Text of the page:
Jared Filer believes the spirit of grunge is still alive in Philly, thanks to Wallace

 Wallace, courtesy of Jared Sokirka

Wallace, courtesy of Jared Sokirka

Wallace released their first-ever published work, an infectious grunge single titled “Sunny Monday,” this past March, and then followed suit with a second single augmented by a music video, titled “Keeping Composure,” in July. Finally, after months of support and momentum from the two singles and consistent gigs, they released their first full-length LP, the eponymously-named Wallace. For us listeners, it was worth the wait.

Wallace is the songwriting project of Wallace Gerdy, who acts as the frontwoman/guitarist extraordinaire. Wallace’s current incarnation also consists of Hannah Pugh on bass, and Adam Figurelle on drums, though some live performances include one of their many friends on second guitar. In a band setting, Wallace and Adam are no strangers to each other, with both being a part of alternative-rock outfit Mattress Food, where Wallace is the lead guitarist and Adam retains his position as a drummer. Hannah’s input on bass helps cement their already-present chemistry on the self-titled “Wallace.”

 Wallace, courtesy of Katy Mauer

Wallace, courtesy of Katy Mauer

The album starts off with “Keeping Composure.” After a half-minute of Wallace plaintively singing over only an acoustic guitar, a crushing full-band enters to show listeners what is in store. The producer, John Sambrick of Thornwall Studios in Lancaster, PA, mixed and mastered the album with creamy, heavy, fuzz-saturated tones that would give Smashing Pumpkins’ “Siamese Dream” a run for its money. An unlikely horn section joins Wallace on the tracks “Flowers” and “Oh Well,” courtesy of Lancaster residents Big Fat Meanies. As is evident, Big Fat Meanies only help to drive the unadulterated energy of the album and fit in very well, avoiding any perception of being mere novelty.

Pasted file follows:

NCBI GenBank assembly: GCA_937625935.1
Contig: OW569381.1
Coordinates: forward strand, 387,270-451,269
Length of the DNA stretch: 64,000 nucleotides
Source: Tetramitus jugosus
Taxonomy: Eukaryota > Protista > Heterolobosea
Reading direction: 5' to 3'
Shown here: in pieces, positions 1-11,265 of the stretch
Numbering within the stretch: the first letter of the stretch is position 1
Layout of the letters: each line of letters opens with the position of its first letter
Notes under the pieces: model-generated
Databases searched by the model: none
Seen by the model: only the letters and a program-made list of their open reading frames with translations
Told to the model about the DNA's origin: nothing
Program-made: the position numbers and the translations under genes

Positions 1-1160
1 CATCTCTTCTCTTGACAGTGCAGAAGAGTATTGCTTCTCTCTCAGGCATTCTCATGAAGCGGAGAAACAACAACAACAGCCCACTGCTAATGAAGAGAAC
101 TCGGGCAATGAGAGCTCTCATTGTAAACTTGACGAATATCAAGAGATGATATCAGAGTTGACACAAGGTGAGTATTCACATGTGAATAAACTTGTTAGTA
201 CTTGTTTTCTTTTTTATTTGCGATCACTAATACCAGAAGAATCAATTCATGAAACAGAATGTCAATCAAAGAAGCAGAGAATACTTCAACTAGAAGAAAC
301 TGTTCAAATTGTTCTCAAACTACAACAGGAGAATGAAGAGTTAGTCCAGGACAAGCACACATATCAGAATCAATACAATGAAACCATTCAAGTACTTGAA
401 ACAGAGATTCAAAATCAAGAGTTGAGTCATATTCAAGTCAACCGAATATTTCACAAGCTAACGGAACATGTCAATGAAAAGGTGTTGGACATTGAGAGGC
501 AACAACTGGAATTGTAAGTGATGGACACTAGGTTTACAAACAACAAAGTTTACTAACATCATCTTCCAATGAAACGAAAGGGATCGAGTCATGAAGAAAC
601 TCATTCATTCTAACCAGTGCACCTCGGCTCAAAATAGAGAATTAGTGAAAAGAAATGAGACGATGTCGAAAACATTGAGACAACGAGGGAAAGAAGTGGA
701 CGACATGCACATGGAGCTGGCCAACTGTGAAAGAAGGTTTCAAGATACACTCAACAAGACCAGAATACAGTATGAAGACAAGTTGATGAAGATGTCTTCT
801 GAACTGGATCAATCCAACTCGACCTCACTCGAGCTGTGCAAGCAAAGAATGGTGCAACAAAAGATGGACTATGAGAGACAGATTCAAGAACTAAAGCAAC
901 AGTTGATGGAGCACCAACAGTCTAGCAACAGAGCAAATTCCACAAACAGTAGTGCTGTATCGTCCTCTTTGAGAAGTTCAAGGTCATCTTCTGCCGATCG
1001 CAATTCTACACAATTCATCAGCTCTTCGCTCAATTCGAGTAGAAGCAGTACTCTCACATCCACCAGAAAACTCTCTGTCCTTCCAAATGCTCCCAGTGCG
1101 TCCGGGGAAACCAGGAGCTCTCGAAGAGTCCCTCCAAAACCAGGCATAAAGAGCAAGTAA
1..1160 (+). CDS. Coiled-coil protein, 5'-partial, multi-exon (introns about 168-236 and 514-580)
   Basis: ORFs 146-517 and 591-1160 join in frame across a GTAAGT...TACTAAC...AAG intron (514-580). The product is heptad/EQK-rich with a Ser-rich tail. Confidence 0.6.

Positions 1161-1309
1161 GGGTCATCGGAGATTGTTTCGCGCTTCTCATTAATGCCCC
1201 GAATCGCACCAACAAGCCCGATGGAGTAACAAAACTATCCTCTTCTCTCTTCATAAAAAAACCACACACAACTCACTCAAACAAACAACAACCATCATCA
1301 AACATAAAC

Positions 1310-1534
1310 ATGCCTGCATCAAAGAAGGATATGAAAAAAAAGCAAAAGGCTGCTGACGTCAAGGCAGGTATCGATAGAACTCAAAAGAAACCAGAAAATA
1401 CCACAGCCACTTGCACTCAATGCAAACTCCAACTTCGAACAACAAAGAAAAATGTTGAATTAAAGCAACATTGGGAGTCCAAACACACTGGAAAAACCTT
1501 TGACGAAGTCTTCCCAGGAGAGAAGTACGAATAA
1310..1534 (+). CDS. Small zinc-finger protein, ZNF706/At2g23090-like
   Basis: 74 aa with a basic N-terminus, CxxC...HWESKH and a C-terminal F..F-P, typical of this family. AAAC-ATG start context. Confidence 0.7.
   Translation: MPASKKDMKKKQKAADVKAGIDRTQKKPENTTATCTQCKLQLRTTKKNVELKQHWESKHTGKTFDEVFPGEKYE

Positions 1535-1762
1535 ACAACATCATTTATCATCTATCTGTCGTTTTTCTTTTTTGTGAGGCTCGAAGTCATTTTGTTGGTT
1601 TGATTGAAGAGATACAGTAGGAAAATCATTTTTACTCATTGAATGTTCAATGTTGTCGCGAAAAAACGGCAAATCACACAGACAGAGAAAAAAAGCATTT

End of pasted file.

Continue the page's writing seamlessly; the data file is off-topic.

Though rooted in some fuzz-punk grounding, tracks such as “Katy’s Song” and  “Outro” boast thoughtful composition which might not be expected from an album with heavy alternative rock offerings. Do not mistake the album’s high energy for having a lack of introspective depth or musical wit, with the lyrics often shifting to personal depths. Themes of self-disappointment and social trepidation run hand-in-hand with lyrics documenting degrees of personal dissatisfaction. Wallace Gerdy is not afraid to showcase any level of brooding in her lyricism. Though one might think that the pensive nature of these lyrics would fit perfectly in a mopey indie-folk outfit, the lyrics mesh well with heavy guitar, bass, and drums for a timbre that makes Wallace unique. Wallace’s thunderous grunge-rock sounds and lyrical ruminations craft an unforgettable album that could easily be considered one of Pennsylvania D.I.Y’s best this year.

Favorite Tracks: Stumbling, Scum, Sweet Sixteen.

 Wallace, courtesy of Katy Mauer

Wallace, courtesy of Katy Mauer



Emily Herbein1 Comment